The trip back to New York from Cuesta Del Neo took a day and a half, leaving me with plenty of time to reflect on what I’d experienced during my six weeks of volunteering with AJWS in Honduras. I was 17, and after witnessing the realities of poverty for the first time, my gut desire while flying over an enormous Del Monte facility on the approach into Miami was to burn the entire American industrial complex to the ground. Thankfully, my appreciation for the dynamics of the global economy has become more nuanced in the years since that trip, but my passion for pursuing justice hasn’t changed. Over a decade later, I’m honored to still be involved with AJWS, both as a steering committee member of Global Circle LA and as a part of AJWS’s NYC Marathon team.
It’s particularly meaningful for me that we’re running the NYC Marathon, a race that’s inextricably linked to the memory of my grandmother, Ellen Kahn. An elegant and hard-working woman through her final day, my grandmother exemplified many of the values by which I choose to live my life. That’s no coincidence, really, since her regular presence during my childhood certainly shaped the person I’ve become. She was fierce, loving, and one of the strongest people I’ve ever known. The fact that she completed her three NYC Marathons when she was over 60 was just the start. She recognized the importance of being globally minded and of taking responsibility for addressing the troubles around her. She wouldn’t lament what was difficult, but would quietly get to work on a solution, never chastising others for their inaction or drawing attention to her own accomplishments.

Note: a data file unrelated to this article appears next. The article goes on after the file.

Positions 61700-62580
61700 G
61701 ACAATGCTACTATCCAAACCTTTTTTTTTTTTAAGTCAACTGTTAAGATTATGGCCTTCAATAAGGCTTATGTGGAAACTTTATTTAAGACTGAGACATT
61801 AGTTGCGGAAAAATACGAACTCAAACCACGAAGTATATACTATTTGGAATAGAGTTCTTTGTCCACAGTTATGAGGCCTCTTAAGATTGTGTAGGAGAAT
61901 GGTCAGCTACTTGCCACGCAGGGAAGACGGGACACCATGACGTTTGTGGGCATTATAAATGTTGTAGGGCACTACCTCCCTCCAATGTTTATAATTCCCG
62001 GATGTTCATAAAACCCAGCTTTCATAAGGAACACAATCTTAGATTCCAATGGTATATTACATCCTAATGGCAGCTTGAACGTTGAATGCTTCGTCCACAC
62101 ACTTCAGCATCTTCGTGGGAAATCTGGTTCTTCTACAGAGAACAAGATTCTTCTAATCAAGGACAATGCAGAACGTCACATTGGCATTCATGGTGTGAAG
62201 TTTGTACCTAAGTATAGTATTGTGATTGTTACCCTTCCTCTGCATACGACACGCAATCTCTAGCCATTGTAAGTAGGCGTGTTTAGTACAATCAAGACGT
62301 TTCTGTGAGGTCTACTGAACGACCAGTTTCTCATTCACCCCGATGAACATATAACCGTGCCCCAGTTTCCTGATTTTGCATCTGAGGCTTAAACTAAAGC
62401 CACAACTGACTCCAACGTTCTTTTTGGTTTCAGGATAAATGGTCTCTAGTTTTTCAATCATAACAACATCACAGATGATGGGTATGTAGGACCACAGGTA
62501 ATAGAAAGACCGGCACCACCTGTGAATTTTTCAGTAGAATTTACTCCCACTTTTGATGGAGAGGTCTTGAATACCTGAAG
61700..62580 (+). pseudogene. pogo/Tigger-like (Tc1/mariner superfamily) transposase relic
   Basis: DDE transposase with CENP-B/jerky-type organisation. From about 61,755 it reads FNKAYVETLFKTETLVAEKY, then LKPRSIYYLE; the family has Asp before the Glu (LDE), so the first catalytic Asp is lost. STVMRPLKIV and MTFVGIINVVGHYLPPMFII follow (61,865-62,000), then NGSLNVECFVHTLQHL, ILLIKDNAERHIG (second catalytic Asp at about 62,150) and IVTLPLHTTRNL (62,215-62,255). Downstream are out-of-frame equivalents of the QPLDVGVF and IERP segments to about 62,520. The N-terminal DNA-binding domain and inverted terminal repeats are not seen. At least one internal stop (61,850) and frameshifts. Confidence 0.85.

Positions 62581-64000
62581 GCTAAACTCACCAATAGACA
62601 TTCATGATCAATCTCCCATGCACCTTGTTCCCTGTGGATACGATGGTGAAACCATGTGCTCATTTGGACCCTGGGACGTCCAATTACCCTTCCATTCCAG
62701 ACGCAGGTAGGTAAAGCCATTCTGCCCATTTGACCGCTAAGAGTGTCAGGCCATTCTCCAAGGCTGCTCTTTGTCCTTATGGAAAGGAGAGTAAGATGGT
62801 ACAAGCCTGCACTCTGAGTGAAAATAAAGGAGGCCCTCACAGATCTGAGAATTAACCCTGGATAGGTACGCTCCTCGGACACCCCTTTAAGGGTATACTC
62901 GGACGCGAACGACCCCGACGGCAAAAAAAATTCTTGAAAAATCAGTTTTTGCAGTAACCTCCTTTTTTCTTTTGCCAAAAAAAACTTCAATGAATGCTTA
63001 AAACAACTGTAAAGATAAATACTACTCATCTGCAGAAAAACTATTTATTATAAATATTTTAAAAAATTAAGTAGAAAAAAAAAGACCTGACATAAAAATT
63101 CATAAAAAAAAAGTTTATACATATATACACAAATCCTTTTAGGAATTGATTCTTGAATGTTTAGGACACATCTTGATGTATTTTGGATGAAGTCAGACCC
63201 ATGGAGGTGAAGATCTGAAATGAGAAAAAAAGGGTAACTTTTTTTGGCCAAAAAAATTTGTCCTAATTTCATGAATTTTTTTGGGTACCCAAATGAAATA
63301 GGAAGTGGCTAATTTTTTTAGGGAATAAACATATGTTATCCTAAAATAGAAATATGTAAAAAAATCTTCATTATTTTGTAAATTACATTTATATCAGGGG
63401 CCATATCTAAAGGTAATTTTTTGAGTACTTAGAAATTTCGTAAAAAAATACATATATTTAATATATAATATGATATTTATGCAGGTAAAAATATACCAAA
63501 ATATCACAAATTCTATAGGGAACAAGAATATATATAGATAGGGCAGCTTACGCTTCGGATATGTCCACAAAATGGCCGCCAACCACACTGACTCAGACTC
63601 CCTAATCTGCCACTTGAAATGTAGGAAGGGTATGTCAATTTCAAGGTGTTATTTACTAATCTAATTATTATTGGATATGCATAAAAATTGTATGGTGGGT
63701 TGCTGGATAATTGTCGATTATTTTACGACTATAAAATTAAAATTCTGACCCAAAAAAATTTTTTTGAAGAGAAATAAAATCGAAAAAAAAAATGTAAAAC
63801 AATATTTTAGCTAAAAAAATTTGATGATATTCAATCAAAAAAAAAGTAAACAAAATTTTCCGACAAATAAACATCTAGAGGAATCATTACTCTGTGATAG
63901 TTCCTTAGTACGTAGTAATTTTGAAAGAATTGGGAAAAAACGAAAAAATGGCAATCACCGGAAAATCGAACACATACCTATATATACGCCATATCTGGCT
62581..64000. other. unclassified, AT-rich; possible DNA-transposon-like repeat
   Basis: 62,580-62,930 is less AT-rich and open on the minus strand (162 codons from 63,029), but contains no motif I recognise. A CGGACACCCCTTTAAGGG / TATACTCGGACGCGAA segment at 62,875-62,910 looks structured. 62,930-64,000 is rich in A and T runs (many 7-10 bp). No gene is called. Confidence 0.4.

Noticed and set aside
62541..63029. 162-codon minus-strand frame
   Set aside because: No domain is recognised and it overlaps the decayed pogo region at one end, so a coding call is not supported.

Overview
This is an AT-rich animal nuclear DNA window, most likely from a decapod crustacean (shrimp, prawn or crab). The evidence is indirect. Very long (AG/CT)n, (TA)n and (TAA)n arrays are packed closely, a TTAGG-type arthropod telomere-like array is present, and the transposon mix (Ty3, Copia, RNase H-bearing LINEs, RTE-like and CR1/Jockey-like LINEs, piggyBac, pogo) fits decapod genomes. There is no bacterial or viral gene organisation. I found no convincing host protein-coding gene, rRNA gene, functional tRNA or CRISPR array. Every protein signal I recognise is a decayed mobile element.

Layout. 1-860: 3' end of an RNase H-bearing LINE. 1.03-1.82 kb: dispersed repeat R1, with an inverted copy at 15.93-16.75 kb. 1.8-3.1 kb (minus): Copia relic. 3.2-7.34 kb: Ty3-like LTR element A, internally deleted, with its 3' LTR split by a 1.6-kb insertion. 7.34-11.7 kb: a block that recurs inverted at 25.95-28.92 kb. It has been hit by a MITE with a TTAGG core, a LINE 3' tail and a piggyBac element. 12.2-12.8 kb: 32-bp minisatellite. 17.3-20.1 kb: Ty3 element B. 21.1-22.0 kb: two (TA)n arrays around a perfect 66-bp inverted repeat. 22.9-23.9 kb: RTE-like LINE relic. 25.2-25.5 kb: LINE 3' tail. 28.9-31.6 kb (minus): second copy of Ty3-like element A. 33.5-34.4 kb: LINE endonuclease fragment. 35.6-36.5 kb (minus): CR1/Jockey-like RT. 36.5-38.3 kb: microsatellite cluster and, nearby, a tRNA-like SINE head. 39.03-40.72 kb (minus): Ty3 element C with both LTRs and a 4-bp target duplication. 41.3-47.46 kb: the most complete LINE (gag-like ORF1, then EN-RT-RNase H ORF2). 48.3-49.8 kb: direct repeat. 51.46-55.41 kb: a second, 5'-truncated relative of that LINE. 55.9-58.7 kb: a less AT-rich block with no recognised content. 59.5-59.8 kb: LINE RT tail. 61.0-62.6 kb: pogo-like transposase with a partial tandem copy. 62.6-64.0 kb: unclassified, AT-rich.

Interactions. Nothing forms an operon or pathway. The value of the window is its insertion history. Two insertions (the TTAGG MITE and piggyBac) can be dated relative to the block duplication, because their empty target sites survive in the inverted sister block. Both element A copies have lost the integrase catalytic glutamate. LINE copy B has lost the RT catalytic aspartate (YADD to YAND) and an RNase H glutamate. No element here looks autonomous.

Because of her influence, combined with the stellar examples of my other grandparents and my parents, I was acutely aware of the fact that the good fortune into which I’d been born came with a duty to do my part to repair our broken world. For all the tremendous progress that’s been made throughout the globe over the last century —in women’s rights, LGBTQ rights, and human rights— there’s still so much more to do. The process is long and slow. But as Choni HaMe’agel learned when he questioned a man who was planting a carob tree even though he might never see the fruits of his labor, we owe what’s virtuous in the world to the efforts of our predecessors. And our descendants will be better off for the actions we take today.
Josh Kahn works in Original Program Planning at HBO. He is a Founding Steering Committee member of AJWS Global Circle Los Angeles and has been involved with the organization for over a decade. He is running the NYC Marathon with AJWS this November.